Riggleman let Laynce Nix hit away with one out instead of bunting him over to third.  Unfortunately, the Nats most consistent hitter this season thus far bounced out to the pitcher, failing to either drive the runner in or move him over.  Werth died at second after two fly ball outs.

Riggleman explained why he let Nix hit away.  "You got a man on second with nobody out, your left handed hitter you feel is going to pull the ball and move him over without a bunt and at the same time, is a guy that might drive one in the gap for you. I had total confidence that Laynce would get a base hit, who knows maybe hit one out of the park or hit a ground ball to the right side, whatever happens.  But he made a great effort, gave us a good at bat but hit it back to the pitcher.

When a team is struggling as bad as the Nats are to score runs, it seems like every little thing gets magnified.  So Nix' inability to get Werth to third at least in that situation, in the bottom of the eighth inning of a tied game, really stood out.

Yunesky Maya made his first start of the season, and for the first few innings, he cruised through the Padres order.  But three consecutive hits turned into a run in the fourth inning, and in the fifth, with two outs, he walked consecutive batters before allowing a two run-scoring single to first baseman Brad Hawpe, a lefty, with Doug Slaten warm and waiting in the pen.

After Hawpe's hit, Slaten was brought in to turn around switch-hitter Chase Headley, but the strategy backfired, as Headley lined a double to plate another run.

Asked what he thought of Maya's performance, Riggleman chose his words carefully.  "He was okay.  He was really good for a few innings then he got in trouble and he was trying to pitch out of it and made some good pitches, they fouled a bunch of balls off and he left one there for Hawpe."

"I really was getting Slaten ready for Headley, to turn Headley around. I was gonna let Maya try to get through the fifth.  It's a 2-1 ballgame.  You try to let your starter get five. We try to do that, we can't always do it.  I tried to do it today and it didn't work for us."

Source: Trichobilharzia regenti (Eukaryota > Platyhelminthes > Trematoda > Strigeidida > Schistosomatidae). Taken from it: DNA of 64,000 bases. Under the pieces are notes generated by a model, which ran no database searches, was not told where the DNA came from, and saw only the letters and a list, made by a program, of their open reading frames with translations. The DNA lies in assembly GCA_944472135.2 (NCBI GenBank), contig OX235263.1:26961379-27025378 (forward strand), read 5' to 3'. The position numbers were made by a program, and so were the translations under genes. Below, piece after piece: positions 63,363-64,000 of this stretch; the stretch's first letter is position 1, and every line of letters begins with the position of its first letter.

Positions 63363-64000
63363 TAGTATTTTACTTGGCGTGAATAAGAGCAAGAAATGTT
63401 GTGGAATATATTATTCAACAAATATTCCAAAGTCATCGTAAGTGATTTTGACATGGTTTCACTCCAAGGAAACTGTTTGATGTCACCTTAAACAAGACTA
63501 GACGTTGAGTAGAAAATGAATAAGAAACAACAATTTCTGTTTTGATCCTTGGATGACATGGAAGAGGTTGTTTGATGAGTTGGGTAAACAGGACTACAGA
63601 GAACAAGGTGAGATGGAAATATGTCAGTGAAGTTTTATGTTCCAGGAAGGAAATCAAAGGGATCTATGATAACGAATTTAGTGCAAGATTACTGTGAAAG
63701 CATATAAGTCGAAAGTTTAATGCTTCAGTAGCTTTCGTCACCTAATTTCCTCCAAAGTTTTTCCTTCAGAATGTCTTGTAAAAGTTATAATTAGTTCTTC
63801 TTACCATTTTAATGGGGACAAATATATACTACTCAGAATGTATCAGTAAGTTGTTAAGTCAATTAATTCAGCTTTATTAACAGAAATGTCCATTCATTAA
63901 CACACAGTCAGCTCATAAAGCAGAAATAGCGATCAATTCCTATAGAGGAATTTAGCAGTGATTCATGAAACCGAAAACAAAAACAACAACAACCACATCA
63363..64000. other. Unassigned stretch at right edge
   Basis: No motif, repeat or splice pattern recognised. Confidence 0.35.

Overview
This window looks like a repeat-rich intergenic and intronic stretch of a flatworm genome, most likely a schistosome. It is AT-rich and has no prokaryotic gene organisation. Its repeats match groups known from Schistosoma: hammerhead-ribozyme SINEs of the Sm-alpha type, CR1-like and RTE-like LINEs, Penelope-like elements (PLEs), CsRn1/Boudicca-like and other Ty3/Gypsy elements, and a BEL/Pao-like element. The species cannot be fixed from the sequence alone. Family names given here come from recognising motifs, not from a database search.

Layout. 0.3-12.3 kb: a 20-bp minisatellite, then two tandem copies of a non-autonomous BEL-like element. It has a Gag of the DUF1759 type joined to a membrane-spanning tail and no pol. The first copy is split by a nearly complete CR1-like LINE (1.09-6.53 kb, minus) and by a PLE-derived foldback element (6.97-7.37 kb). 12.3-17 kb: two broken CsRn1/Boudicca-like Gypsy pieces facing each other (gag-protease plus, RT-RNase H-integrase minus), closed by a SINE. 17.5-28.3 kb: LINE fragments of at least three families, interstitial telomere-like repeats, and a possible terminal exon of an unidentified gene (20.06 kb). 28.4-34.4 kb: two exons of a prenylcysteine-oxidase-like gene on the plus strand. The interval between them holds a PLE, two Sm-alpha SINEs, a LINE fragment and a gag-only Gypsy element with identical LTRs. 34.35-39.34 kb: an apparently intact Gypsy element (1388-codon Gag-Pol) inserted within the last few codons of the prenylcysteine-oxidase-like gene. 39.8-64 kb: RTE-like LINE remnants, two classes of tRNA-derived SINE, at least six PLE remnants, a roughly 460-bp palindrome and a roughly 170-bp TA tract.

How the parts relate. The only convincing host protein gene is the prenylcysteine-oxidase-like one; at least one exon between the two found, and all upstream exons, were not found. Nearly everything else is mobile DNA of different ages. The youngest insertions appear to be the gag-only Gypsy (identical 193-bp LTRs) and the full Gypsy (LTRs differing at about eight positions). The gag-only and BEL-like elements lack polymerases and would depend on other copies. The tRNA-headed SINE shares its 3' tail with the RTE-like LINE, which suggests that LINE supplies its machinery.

Yunesky Maya delivers in his 2011 big league debut. (C.Nichols/Nats News Network)
Riggleman was circumspect if he though Maya had progressed from the end of last season  "It's a little early to say yet. I liked what I saw last year.  The numbers don't really indicate maybe the quality of pitcher he is but I think he's gonna be fine.  I think he's a big league pitcher and we'll find what his niche is."

Is Maya going to be a pitcher that just can't get through the order a second time? "That happened today," Riggleman said. "We'll have to see if that's something we have to look for but it happened today.

THE GOOD:  Jayson Werth was 3-for-4 with a run and an RBI.  Tyler Clippard went two innings, striking out three.

THE BAD:  Drew Storen's luck.  He made a great pitch to Jorge Cantu in the ninth inning that Cantu was way late on, but managed to hit the right field chalk line for a double.  Then, Ryan Ludwick hit a ball up the middle that Ian Desmond dove for and stopped, but couldn't get enough on the throw and with Cantu running hard with two outs, was able to beat the tag at home for the winning run.

THE UGLY:  Matt Stairs lined out in his only appearance, with two on and two out in the eighth.  He's now 3-for-33 this season, and 2-for-22 as a pinch-hitter.

THE STATS:  11 hits, two walks, three strikeouts.  3-for-13 with RISP, six LOB, three GIDP. No errors.

NEXT GAME:  Monday, Memorial Day at 1:05 pm against the Philadelphia Phillies.  Livan Hernandez (3-6, 3.71) faces Roy Halladay (6-3, 2.35).


  1. Anonymous // May 30, 2011 at 12:59 AM  

    This team is going nowhere as long as Matt Stairs is on the roster and Riggleman is the manager (and uses Stairs, ever). Not that those two changes alone will help much, but they'd be a great place to start.